Sequentially, it would have made sense to write that the infant was a Hebrew child first and only afterwards (despite the child’s ancestry) that she took pity on him. One would think that the child’s Jewish identity was the most significant aspect of the pasuk – not her act of compassion. Horav Nissan Alpert, zl, feels that the reversed sequence teaches us an important lesson, one which (I feel) we should all apply to our personal lives.
Upon seeing someone in pain, an organization in serious need, we are confronted with two immediate reactions: empathy, compassion to reach out and help as much as I can; or to ask myself is it feasible? Will I (one person) really make a difference, is this the type of person/organization I really want to help and be involved with? Can I justify spending time, money, effort on such a person/ organization, when, in fact, there will be no gratitude forthcoming, and perhaps even abuse? In other words: compassion versus cold reality; immediate heartfelt empathy and action in contrast with feasibility and long-term efficacy.
Now, let us see what Bisyah, Pharaoh’s daughter, did when she chanced upon the infant, Moshe, in the basket. She immediately took pity on this child, before checking his identity bracelet. She did not ask: Who is he? Jewish, but what kind of Jew? Frum, yeshivishe, Chassidishe, heimish, or not frum – who are his parents? Will he ever thank me? etc. – the usual questions. Bisyah wanted to help without regard for the outcome or the risks involved.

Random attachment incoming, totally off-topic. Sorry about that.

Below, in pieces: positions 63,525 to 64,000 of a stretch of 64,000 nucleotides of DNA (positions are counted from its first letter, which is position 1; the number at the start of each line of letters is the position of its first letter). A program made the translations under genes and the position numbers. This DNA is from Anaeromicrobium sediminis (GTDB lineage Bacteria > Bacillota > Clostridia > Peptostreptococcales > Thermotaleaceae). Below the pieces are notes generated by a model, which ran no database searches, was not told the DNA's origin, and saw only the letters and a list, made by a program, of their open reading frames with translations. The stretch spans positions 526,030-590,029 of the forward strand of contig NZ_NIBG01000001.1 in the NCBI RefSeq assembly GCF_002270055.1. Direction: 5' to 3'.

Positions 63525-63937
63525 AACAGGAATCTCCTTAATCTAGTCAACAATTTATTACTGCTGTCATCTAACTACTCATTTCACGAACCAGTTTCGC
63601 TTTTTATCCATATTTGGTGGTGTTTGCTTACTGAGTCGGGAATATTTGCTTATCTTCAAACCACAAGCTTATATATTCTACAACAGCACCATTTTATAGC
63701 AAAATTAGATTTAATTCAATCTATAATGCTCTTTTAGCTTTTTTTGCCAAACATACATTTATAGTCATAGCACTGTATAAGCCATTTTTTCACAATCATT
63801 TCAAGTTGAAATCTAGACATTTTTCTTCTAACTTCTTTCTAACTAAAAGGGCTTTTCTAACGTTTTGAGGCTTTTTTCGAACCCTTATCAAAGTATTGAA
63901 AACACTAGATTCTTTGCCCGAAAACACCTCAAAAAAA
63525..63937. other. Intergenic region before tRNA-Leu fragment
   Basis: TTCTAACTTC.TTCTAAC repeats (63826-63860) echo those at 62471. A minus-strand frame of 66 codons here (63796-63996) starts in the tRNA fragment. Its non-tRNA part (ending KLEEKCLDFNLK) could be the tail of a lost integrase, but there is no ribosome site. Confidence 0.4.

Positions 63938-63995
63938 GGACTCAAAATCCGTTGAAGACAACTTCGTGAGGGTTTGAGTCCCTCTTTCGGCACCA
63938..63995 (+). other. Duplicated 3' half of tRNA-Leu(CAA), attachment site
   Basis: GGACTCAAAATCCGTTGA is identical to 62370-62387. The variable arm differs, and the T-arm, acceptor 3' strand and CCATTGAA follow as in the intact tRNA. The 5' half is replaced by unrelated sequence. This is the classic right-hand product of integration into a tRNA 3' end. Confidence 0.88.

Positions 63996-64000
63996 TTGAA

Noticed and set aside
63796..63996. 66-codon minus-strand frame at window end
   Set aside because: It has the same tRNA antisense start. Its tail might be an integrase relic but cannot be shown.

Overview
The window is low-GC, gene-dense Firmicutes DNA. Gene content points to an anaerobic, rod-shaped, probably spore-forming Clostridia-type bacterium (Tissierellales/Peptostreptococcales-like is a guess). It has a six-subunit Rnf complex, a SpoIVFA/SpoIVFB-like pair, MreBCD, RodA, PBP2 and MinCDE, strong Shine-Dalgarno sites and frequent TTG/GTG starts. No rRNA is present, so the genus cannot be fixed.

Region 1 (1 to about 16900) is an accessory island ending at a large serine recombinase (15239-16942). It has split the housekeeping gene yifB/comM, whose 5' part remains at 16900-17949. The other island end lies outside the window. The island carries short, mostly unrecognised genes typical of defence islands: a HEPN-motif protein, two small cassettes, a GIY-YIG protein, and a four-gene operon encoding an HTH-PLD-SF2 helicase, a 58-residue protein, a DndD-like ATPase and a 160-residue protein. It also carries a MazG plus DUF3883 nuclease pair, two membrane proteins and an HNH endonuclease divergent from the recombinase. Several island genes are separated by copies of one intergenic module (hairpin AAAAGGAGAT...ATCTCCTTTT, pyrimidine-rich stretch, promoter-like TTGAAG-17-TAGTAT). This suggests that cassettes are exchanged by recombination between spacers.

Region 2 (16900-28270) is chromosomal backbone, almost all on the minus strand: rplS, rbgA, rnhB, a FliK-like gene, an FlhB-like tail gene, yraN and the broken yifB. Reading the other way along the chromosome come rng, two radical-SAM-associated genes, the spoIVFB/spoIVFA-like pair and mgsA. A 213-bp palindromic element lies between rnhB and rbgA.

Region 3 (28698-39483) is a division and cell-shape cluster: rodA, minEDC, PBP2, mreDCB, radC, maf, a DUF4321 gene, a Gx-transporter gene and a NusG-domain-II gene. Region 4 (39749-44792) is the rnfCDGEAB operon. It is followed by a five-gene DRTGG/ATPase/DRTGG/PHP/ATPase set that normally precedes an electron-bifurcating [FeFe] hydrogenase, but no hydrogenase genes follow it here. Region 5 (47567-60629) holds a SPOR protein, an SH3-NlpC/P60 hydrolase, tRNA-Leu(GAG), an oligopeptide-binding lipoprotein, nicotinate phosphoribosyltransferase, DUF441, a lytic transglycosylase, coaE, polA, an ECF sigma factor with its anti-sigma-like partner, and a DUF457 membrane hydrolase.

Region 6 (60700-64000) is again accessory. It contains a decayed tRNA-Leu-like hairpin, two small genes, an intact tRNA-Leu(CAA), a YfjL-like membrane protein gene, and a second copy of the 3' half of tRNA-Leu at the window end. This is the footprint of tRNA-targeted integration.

Indeed, as Rav Alpert observes, this, too, was Moshe Rabbeinu’s nature. When he saw a Yid in trouble, he intervened without thinking of his own danger. This was a situation that could have cost him his life. Yet, he did not care: a Jew was in trouble. Rather than walk away and think of himself (rightfully so), he acted. You see, Moshe already ra’ah b’sivlosam, saw/empathized with their bondage.
Bisyah had every reason to look away, ignore the infant. A Hebrew child was an anathema, reviled by the country and the focus of her own father’s decree of infanticide. Nevertheless, first she acted, then later thought about the consequences.
Rav Alpert explains that this idea lies in the expression chesed v’emes, kindness and truth. Chesed always precedes truth. One’s immediate thought should be to help – with logic and truth to follow after the initial first response. Veritably, chesed and emes are integrated with one another. It matters, however, from where one begins. If one begins with chesed, he might realistically have to demur later on when he discovers that this is all above him. If one begins with emes, quite possibly the act of chesed which could have initially made a difference would never evolve. There are always “reasons,” cheshbonos, calculations, for inaction. If this is the case, it is conceivable that there will be neither chesed nor emes. We should first act and then face the music – later – after we have acted compassionately and saved a life, family, organization.